One thing I'm **trying** to do, is to be more consistent with my own reasoning. So I'm trying to look at this from a lot of sides, and even switch some of the parameters.
I get that, and I agree with the idea.
And I understand that this class can be interpreted as an "exception to a no-discrimination rule."
But, I really don't feel that trying to work against sexism is an emotional knee-jerk reaction. It is indeed something that I think about a lot and something that a lot of people also think about a lot.
If you would consider this class an exception to a no discrimination rule, I would say that it is an action designed to specifically address issues of confidence, intimidation, and dominance that exist specifically for some women due specifically to experiences in a sexist society that have negatively impacted them. That's why in this case it might not make sense to trade male/female for black/white, etc. Because this is specifically a class that exists because of the undeserved psychological advantage that many men enjoy with little effort, at the expense of many women having to struggle for equality. If anybody seriously make the claim that black people are so intimidated by white people that they are discouraged from joining aikido, then I guess we would have to argue again-- but at this point in the history of this male-dominated world, this particular argument of undeserved low confidence and intimidation really seems to apply to women.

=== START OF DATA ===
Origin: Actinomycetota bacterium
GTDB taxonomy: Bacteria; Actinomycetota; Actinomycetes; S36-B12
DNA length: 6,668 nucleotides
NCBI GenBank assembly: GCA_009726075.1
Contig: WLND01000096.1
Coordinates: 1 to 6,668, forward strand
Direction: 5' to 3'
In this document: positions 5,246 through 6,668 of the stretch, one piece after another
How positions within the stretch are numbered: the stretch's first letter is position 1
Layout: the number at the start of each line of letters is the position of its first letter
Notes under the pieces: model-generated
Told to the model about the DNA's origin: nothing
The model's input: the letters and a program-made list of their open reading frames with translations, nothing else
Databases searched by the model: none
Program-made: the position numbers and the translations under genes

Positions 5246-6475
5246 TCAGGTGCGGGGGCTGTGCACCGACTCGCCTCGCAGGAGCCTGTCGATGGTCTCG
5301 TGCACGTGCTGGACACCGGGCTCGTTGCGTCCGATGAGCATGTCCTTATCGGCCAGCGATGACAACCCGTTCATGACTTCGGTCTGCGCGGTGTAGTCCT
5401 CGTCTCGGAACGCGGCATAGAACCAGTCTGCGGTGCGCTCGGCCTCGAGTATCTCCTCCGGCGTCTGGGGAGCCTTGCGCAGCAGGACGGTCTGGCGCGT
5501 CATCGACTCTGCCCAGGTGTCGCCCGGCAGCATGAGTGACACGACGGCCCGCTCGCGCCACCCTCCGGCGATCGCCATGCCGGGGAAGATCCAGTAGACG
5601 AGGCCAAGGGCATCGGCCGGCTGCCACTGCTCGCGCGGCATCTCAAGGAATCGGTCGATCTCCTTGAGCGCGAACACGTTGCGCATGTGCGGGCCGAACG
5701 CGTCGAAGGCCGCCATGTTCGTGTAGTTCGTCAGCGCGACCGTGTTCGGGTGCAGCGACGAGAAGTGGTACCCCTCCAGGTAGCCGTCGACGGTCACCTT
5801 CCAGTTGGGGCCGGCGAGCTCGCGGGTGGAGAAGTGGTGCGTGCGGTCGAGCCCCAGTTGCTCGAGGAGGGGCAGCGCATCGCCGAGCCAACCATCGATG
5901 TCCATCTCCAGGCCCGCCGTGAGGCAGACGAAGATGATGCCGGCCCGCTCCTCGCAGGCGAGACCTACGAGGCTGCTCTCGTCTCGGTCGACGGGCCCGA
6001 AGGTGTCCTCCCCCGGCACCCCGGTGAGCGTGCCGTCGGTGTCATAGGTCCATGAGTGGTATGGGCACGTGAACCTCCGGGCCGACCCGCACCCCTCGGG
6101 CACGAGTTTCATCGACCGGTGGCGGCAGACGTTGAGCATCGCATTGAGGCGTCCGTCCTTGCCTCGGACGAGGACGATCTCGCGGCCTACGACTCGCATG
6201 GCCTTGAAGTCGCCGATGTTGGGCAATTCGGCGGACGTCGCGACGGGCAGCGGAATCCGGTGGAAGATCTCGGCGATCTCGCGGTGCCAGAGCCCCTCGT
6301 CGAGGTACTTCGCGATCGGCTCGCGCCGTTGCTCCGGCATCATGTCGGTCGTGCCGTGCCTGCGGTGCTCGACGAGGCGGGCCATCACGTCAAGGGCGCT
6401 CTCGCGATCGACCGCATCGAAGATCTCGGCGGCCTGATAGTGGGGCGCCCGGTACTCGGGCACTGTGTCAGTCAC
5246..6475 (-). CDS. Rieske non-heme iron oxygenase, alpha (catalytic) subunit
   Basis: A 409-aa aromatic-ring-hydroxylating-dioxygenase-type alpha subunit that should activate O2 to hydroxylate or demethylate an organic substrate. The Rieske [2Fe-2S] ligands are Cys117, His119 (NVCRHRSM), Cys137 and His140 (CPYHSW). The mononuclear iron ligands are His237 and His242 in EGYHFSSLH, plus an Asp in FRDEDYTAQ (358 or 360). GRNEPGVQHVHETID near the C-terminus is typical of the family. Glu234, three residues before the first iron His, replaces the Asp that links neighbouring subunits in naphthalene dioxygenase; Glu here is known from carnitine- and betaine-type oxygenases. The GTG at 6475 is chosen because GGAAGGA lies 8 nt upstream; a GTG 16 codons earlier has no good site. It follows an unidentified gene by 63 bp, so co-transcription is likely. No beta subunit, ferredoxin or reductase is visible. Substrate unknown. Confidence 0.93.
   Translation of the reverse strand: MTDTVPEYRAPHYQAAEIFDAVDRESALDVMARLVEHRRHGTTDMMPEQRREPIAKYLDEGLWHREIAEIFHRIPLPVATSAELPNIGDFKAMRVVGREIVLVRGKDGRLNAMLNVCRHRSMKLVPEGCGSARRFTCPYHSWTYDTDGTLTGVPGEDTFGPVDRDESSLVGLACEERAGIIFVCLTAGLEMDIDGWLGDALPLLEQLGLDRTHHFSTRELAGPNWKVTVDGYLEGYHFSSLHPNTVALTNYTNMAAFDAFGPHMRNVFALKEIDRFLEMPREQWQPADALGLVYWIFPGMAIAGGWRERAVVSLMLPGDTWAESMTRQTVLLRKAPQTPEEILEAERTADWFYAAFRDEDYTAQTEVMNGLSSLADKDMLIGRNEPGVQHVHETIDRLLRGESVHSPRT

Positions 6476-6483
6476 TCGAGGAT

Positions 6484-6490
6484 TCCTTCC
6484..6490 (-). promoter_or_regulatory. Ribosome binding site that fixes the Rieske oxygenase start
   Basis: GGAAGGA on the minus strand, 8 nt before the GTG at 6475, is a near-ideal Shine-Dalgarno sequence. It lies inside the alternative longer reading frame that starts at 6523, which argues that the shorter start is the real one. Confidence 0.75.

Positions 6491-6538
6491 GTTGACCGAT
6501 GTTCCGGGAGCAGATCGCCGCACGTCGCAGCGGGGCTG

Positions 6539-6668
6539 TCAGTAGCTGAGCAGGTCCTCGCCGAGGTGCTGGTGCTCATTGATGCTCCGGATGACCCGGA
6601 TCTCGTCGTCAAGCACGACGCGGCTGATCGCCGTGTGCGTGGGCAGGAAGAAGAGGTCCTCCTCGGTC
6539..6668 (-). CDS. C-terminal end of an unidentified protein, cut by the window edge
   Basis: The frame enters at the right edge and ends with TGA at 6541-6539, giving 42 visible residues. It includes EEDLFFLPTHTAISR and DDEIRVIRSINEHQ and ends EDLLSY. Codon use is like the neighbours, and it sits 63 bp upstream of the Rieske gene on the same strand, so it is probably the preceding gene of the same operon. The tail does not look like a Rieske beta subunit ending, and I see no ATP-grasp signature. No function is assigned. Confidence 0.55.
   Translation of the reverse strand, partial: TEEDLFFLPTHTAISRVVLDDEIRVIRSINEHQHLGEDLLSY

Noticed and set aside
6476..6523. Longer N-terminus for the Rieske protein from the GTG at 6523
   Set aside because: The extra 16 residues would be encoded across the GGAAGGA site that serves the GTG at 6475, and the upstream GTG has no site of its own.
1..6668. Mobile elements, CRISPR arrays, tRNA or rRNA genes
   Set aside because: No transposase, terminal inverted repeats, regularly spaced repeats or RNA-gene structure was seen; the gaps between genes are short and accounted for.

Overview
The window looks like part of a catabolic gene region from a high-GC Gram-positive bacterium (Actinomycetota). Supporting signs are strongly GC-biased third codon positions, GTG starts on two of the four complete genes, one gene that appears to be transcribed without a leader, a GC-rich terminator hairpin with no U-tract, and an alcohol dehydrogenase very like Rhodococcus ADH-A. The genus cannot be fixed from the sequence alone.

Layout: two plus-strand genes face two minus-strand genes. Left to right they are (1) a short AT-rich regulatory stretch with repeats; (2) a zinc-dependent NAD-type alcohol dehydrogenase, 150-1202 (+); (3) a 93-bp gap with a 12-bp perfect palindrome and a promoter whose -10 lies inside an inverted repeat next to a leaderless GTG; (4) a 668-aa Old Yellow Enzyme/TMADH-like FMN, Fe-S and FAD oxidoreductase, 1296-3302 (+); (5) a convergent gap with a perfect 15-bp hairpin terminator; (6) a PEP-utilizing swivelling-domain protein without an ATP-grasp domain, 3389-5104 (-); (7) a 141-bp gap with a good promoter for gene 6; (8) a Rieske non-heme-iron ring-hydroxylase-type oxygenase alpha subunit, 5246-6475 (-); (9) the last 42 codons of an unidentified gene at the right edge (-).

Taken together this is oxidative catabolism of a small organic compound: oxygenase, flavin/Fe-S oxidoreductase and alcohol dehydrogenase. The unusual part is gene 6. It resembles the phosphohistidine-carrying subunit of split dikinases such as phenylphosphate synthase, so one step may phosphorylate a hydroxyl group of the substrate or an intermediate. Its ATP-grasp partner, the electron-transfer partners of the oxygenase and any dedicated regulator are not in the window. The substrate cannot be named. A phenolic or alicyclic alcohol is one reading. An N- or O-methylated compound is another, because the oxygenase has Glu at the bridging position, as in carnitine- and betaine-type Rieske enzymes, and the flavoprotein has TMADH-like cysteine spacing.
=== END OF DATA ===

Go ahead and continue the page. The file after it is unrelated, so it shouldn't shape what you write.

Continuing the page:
ps, as Lori Snidow just mentioned, psychological barriers are not the only barriers that our society has lumped preferentially onto women's shoulders.
The harder that dojos reach out to people, the more people will get to do aikido. It is for the whole human family after all.